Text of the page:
What Constitutes a Breach of Confidentiality in Federal Employment Law?

Written by lesley henton
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What Constitutes a Breach of Confidentiality in Federal Employment Law?
Your employer has a legal obligation to protect your private information, such as medical records. (chart image by Byron Moore from Fotolia.com)

Your employer has a legal duty to protect your personal information. The federal government works to ensure your private information is protected by enforcing laws related to employment confidentiality.


It could be considered a breach of confidentiality if your employer intentionally or accidentally leaks private information about you to a third party or uses it in an unfair manner.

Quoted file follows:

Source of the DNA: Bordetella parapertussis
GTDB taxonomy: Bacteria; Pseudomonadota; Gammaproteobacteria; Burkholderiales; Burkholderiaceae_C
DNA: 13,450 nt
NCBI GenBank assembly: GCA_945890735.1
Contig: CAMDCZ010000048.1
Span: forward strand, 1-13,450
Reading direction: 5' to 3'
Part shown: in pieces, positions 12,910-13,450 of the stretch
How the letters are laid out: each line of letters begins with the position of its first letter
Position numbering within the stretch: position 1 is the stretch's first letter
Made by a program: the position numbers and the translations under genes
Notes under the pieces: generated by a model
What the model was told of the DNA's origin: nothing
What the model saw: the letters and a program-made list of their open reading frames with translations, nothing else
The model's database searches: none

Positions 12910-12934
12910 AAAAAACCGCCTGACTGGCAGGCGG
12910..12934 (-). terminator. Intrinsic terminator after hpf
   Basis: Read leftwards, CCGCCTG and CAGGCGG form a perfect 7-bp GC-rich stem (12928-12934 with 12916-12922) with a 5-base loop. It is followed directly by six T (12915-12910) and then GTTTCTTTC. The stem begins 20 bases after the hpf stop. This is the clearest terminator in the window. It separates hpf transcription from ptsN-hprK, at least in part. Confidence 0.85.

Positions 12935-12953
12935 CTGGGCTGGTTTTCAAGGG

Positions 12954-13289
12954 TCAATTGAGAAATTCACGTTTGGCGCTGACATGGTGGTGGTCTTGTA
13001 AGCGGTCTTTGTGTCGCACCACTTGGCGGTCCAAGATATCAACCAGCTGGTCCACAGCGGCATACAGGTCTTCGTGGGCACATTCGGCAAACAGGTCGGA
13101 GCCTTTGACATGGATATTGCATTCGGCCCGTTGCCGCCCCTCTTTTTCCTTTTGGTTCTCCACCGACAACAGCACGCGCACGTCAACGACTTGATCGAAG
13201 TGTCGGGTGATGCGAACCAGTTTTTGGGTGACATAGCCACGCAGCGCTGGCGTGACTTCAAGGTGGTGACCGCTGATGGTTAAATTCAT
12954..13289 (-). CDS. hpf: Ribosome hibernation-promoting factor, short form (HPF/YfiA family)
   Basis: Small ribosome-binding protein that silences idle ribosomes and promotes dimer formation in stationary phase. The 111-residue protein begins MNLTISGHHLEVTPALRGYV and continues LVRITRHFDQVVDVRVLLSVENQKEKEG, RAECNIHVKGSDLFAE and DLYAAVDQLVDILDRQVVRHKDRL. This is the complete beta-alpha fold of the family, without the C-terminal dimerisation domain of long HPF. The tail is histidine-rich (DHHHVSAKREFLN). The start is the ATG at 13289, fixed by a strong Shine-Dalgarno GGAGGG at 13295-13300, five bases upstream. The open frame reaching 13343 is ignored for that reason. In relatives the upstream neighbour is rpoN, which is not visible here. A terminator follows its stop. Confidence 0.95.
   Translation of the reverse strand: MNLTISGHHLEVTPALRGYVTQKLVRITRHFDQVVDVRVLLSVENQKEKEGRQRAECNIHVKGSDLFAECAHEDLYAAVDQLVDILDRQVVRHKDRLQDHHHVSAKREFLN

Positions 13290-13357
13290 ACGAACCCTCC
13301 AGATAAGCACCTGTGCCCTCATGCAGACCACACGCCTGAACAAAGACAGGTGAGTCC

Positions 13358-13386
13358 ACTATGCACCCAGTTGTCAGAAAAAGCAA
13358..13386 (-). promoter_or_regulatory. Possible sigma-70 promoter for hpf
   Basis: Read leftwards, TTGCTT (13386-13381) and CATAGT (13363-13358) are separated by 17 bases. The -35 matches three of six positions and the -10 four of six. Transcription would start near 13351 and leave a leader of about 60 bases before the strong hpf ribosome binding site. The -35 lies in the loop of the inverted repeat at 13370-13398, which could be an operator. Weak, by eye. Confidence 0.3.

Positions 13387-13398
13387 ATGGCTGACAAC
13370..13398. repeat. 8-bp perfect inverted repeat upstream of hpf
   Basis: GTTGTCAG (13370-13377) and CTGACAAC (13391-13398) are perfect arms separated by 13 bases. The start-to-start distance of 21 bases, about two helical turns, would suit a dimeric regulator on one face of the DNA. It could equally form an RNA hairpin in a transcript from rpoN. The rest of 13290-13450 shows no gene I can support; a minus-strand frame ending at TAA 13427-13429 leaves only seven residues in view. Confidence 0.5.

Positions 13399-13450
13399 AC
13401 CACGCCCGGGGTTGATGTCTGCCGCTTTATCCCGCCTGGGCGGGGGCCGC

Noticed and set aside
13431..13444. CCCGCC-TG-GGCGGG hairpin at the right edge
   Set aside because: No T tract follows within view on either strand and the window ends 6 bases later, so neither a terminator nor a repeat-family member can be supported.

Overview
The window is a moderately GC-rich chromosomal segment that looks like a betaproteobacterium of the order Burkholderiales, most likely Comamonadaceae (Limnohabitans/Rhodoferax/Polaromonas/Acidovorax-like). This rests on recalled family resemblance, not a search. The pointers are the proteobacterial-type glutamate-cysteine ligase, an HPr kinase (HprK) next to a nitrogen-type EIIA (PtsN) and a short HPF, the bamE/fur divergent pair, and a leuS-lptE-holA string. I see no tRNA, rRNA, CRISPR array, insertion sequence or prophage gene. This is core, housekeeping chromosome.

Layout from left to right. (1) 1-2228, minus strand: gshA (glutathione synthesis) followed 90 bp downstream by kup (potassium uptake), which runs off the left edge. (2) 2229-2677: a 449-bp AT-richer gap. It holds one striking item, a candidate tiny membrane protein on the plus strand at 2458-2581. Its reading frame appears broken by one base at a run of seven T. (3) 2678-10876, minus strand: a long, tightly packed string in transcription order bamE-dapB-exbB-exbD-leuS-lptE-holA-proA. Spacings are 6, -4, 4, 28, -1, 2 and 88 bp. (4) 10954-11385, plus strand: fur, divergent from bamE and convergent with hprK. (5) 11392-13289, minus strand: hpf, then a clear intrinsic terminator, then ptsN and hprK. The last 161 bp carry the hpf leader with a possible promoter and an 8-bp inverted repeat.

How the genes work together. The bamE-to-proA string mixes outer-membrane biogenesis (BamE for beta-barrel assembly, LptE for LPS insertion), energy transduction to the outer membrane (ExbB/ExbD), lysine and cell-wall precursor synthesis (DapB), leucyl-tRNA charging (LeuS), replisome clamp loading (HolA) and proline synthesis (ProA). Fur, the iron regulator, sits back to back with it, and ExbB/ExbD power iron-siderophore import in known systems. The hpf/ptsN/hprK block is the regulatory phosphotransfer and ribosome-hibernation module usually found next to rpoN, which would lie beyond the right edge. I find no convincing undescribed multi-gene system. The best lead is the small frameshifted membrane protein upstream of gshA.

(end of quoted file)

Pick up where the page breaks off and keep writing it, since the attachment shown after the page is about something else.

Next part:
Types of Information

You can expect confidentiality from your employer regarding matters such as medical information, credit and financial information, and education information, according to the Employment Law Information Network. Other confidences include social security numbers, addresses and phone numbers, drug test results and treatment, disclosure of union activity, personal history questionnaires and investigations.

Employer Obligations

Your employer should take appropriate measures to avoid breaching confidentiality including having you sign a confidentiality policy at hiring, so the terms of privacy are understood and agreed upon, according to AllExperts.com. Employers should maintain confidential information in a manner designed to prevent unauthorised access and unfair use.

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